While presenting his lead debate, Mr. Melaye argued that the National Assembly needed to recognize and approve professional lobbyists in the legislature.
He added that the Bill would also make provision for intending lobbyist to be duly registered under the Company and Allied and Matters Act.
Mr. Melaye said that the lobbyist after being registered with Corporate Affairs Commission (CAC) would also have to register with the Ministry of Justice to practice as lobbyist in the Senate or House of Representatives.
He defined lobbying as an activity in which special interests hire well-connected professional advocates, often lawyers, to argue for specific legislation in parliament.
He said that although the bill looked controversial and perceived as negative, lobbying took place at every level of government.
“The bill will create stricter registration requirement for lobbyists and also require lobbyists to disclose how much they make and spend on lobbying.
“It will ban lobbyist from paying for gifts and food as a means of inducement and it would give oversight agencies more powers to investigate violation of ethics laws,” he said.
The lawmaker added that the Bill will also offer the legislator opportunity to be more informed about a bill before it comes for reading.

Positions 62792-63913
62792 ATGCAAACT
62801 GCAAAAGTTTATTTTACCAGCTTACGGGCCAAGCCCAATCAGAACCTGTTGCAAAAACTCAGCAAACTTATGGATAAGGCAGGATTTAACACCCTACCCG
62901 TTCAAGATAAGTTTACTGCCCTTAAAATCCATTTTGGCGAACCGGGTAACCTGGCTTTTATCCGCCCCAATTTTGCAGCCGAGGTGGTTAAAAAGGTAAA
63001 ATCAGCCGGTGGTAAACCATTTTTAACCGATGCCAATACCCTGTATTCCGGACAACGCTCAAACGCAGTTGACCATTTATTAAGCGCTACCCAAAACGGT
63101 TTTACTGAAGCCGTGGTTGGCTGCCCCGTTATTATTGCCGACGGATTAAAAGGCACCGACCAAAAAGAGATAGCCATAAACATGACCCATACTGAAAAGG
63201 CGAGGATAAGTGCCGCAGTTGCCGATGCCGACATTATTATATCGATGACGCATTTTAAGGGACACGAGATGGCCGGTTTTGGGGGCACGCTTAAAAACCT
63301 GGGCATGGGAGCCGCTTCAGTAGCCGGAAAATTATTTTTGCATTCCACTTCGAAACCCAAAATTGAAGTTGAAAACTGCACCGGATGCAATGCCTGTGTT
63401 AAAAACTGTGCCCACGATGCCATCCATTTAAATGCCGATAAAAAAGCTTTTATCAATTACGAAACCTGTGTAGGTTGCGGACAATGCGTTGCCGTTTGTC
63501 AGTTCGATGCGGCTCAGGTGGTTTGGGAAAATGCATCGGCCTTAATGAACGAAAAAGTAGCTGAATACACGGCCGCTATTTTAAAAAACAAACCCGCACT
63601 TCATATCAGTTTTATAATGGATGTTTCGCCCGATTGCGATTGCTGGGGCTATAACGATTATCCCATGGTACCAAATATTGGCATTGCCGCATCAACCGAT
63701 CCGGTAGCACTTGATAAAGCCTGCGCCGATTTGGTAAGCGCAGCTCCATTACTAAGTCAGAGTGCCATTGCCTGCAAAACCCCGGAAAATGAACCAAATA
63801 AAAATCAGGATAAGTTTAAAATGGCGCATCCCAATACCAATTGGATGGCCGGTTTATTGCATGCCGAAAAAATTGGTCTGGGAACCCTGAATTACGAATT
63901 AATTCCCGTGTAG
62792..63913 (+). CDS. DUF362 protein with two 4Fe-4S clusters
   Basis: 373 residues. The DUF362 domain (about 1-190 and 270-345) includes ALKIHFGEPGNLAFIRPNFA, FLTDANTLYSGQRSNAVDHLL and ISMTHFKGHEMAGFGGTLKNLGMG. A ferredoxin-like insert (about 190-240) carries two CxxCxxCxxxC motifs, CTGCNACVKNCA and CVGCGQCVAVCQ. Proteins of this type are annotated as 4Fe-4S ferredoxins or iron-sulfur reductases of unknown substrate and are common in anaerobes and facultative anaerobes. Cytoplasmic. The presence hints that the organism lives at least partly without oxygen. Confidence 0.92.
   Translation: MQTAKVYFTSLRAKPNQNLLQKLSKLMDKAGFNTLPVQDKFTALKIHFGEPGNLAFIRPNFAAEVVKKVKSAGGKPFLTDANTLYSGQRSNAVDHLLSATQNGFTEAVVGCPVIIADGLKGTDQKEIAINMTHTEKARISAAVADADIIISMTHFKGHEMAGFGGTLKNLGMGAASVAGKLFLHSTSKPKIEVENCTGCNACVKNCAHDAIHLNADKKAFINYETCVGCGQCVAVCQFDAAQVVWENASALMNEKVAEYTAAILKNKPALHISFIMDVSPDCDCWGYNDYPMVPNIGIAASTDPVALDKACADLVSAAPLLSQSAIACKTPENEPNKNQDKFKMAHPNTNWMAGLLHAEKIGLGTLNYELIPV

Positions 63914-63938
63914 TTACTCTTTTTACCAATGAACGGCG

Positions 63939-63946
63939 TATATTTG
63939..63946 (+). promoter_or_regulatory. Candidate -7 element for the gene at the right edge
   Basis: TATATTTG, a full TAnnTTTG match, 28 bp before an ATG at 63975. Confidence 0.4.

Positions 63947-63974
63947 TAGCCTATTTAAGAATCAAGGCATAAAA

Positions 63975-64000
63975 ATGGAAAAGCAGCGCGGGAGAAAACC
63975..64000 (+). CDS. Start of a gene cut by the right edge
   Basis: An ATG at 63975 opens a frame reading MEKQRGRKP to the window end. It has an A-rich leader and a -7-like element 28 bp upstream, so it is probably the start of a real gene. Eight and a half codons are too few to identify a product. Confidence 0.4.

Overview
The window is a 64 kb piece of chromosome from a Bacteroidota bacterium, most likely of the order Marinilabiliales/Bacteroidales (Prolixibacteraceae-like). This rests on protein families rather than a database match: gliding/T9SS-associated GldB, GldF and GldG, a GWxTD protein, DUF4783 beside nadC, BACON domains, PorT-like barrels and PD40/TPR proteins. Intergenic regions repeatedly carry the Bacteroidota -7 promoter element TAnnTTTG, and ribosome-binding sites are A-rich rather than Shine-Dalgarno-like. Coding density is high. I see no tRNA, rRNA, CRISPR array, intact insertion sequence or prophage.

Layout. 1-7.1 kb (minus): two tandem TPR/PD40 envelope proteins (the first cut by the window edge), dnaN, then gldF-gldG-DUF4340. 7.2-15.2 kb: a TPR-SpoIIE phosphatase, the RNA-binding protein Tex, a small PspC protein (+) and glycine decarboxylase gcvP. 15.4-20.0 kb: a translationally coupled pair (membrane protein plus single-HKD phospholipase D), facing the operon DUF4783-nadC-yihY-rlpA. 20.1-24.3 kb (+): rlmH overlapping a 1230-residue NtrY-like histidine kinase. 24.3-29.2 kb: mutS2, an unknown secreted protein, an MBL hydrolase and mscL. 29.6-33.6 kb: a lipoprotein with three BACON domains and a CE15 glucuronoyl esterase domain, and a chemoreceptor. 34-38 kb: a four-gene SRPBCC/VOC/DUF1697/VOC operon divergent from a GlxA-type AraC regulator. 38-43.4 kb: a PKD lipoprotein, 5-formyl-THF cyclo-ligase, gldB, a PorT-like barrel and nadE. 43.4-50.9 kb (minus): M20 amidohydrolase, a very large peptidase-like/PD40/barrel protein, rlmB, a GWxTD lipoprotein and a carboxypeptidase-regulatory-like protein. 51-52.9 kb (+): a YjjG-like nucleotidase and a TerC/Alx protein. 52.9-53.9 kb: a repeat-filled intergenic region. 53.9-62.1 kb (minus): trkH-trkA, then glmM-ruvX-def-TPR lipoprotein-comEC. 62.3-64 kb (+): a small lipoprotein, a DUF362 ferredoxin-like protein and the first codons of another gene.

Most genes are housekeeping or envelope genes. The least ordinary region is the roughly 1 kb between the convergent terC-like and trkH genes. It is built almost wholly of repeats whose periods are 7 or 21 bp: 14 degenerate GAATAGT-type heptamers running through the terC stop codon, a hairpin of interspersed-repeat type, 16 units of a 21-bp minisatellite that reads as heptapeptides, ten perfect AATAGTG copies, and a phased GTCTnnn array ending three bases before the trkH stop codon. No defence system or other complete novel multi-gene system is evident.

According to him, the lobbyists will be readily available to inform the legislators of the idea behind the Bill being pushed.
The Bill has received the support of many federal legislators and Nigerians from different walks of life because of its importance to the legislative process.
The Bottom Line
It must be understood that lobbying is an integral part of a modern participatory government, and is legally protected. In the U.S., the right to lobby is protected by both the 1st Amendment and the Lobbying Disclosure Act of 1995, and additionally by the inherent need for participation in a democratic environment.
The legal framework in support of lobbying notwithstanding, lobbying should continue to play a role because of its many benefits. With lobbying, personal interests are aggregated into lobby groups; strengthening their voice, constant pressure is applied to government legislatures whose attention can often be pulled in various directions, and finally with lobbying, legislatures are provided with expert knowledge of a subject matter they may not no